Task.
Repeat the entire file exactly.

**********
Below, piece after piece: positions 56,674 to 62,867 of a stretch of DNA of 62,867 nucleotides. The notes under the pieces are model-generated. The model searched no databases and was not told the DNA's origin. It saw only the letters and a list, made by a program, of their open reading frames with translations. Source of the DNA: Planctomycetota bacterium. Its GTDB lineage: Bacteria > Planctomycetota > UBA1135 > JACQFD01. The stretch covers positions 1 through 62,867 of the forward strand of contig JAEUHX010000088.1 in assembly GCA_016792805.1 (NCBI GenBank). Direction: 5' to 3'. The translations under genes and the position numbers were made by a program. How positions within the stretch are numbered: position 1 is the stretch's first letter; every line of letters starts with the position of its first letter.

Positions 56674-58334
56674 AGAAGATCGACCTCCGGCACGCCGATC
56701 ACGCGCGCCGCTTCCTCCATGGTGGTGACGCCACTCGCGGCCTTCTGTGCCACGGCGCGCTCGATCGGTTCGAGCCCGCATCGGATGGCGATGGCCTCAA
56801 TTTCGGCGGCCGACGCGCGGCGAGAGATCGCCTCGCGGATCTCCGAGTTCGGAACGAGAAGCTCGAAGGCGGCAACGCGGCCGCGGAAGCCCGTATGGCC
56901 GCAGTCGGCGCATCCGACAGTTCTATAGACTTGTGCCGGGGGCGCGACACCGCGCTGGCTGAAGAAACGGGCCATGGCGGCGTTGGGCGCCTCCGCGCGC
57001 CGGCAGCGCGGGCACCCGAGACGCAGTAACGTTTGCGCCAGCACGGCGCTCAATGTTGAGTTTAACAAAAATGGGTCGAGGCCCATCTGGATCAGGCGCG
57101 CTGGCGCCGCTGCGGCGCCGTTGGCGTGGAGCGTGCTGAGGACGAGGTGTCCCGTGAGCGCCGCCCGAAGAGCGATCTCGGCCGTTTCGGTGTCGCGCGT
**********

Below, piece after piece: positions 56,674 to 62,867 of a stretch of DNA of 62,867 nucleotides. The notes under the pieces are model-generated. The model searched no databases and was not told the DNA's origin. It saw only the letters and a list, made by a program, of their open reading frames with translations. Source of the DNA: Planctomycetota bacterium. Its GTDB lineage: Bacteria > Planctomycetota > UBA1135 > JACQFD01. The stretch covers positions 1 through 62,867 of the forward strand of contig JAEUHX010000088.1 in assembly GCA_016792805.1 (NCBI GenBank). Direction: 5' to 3'. The translations under genes and the position numbers were made by a program. How positions within the stretch are numbered: position 1 is the stretch's first letter; every line of letters starts with the position of its first letter.

Positions 56674-58334
56674 AGAAGATCGACCTCCGGCACGCCGATC
56701 ACGCGCGCCGCTTCCTCCATGGTGGTGACGCCACTCGCGGCCTTCTGTGCCACGGCGCGCTCGATCGGTTCGAGCCCGCATCGGATGGCGATGGCCTCAA
56801 TTTCGGCGGCCGACGCGCGGCGAGAGATCGCCTCGCGGATCTCCGAGTTCGGAACGAGAAGCTCGAAGGCGGCAACGCGGCCGCGGAAGCCCGTATGGCC
56901 GCAGTCGGCGCATCCGACAGTTCTATAGACTTGTGCCGGGGGCGCGACACCGCGCTGGCTGAAGAAACGGGCCATGGCGGCGTTGGGCGCCTCCGCGCGC
57001 CGGCAGCGCGGGCACCCGAGACGCAGTAACGTTTGCGCCAGCACGGCGCTCAATGTTGAGTTTAACAAAAATGGGTCGAGGCCCATCTGGATCAGGCGCG
57101 CTGGCGCCGCTGCGGCGCCGTTGGCGTGGAGCGTGCTGAGGACGAGGTGTCCCGTGAGCGCCGCCCGAAGAGCGATCTCGGCCGTTTCGGTGTCGCGCGT